EML2322L – Design & Manufacturing Laboratory Casting & Forging Facts Casting is pouring molten liquid into a mold where it is subsequently allowed to cool & solidify before ejection for use. Casting is used for producing parts to near-net (i.e. near-final) shape. The molds can range from very cheap sand molds to elaborately machined chromium-steel molds costing well into the 6 figure range. Since molten metal is poured into the mold, the final shape can be quite intricate and can contain both external and internal (i.e. hollow) features. Due to the fact that almost all metals shrink when cooled, the mold design can be a complex undertaking and the final surface finish and feature tolerances are typically low (i.e. casting produces rough surfaces and tolerances in range of ±0.030”). However, important features can be finish-machined after the casting is removed from the mold. The casting process is used for complex low volume parts as well as high volume production. The three most common types of casting include sand casting, investment casting and die casting.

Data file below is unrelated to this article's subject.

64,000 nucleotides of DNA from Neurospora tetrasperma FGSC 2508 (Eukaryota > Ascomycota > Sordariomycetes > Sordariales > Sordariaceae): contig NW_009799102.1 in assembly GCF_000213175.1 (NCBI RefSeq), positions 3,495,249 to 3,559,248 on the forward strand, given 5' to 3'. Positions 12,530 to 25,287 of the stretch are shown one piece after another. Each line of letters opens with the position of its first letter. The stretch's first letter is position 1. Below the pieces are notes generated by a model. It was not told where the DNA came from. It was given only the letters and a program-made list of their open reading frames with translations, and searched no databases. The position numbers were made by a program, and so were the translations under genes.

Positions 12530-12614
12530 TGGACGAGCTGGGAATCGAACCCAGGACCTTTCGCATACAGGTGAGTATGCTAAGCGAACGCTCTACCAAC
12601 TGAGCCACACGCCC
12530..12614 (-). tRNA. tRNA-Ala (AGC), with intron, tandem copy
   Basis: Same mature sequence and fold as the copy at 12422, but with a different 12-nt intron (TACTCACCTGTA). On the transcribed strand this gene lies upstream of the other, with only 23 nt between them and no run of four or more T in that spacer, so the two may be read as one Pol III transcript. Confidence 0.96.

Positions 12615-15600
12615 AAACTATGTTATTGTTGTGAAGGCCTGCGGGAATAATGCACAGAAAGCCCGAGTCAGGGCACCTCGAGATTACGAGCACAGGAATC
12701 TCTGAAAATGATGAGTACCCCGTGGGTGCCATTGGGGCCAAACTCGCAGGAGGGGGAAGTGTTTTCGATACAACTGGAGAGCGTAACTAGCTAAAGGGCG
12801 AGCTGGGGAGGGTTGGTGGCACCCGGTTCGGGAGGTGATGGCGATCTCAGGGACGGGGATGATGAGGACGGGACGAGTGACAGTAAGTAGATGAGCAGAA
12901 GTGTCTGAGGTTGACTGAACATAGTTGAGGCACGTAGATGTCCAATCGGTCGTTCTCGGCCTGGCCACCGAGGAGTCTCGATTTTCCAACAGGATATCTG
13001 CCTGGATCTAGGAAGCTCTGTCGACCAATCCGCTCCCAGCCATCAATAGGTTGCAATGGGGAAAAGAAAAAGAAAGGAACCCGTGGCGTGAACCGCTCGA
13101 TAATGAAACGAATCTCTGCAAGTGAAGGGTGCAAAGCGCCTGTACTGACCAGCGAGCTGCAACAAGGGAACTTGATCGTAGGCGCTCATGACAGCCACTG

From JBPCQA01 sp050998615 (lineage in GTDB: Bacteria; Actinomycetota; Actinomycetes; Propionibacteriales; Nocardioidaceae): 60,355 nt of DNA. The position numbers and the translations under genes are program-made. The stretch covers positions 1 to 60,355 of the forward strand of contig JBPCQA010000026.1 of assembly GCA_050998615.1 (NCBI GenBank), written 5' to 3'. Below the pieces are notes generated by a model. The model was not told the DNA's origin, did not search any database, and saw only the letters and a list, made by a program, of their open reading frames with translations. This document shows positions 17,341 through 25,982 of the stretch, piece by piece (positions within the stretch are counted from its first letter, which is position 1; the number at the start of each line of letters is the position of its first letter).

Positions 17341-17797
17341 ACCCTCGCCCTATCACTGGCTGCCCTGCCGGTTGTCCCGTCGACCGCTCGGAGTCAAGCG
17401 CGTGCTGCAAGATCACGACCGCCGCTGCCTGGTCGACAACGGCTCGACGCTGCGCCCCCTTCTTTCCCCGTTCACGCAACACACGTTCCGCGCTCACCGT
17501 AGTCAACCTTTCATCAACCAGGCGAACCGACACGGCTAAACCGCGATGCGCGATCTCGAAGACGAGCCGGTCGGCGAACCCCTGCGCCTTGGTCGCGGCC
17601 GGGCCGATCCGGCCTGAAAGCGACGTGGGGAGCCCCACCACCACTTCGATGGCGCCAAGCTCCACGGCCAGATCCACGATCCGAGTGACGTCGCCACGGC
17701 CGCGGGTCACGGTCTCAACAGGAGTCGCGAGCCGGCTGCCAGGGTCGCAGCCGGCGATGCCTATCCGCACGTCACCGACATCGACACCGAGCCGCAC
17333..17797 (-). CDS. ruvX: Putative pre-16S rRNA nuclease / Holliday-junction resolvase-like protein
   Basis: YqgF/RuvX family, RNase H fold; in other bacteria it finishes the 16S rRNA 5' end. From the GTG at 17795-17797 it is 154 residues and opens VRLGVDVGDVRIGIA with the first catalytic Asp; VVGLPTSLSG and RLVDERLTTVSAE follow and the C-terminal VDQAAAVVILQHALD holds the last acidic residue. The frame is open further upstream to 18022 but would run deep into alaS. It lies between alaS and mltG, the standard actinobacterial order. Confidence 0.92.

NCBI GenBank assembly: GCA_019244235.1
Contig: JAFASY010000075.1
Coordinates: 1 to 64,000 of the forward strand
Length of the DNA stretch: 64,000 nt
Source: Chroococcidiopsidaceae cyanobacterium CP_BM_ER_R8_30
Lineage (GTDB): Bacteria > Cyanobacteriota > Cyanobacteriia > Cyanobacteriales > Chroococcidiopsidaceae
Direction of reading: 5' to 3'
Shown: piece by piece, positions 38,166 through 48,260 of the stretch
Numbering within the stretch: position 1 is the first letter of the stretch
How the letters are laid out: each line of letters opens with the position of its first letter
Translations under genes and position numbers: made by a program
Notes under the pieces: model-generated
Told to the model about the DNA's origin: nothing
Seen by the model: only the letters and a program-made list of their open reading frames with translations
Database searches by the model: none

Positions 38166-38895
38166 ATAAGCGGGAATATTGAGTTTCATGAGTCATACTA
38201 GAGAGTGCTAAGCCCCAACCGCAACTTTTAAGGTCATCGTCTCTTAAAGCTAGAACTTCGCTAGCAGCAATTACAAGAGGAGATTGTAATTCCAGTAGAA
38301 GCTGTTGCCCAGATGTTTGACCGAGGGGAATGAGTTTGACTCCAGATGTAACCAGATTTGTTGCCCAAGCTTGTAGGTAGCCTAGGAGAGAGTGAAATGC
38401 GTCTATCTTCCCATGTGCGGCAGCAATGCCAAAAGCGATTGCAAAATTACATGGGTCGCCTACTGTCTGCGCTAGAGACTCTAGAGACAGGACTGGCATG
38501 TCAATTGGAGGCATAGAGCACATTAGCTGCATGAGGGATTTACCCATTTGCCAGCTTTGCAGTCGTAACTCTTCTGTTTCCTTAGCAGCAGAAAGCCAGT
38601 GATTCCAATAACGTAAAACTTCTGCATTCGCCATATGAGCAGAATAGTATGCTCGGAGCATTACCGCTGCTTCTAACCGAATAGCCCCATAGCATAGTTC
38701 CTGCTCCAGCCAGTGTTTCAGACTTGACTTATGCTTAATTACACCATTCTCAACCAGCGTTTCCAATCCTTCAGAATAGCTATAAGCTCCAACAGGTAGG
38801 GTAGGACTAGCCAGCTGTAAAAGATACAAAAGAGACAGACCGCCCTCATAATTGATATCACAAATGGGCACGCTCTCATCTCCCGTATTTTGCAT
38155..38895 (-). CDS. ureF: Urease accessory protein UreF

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This note was uploaded on 10/18/2011 for the course EML 2023L taught by Professor M.braddock during the Spring '11 term at University of Florida.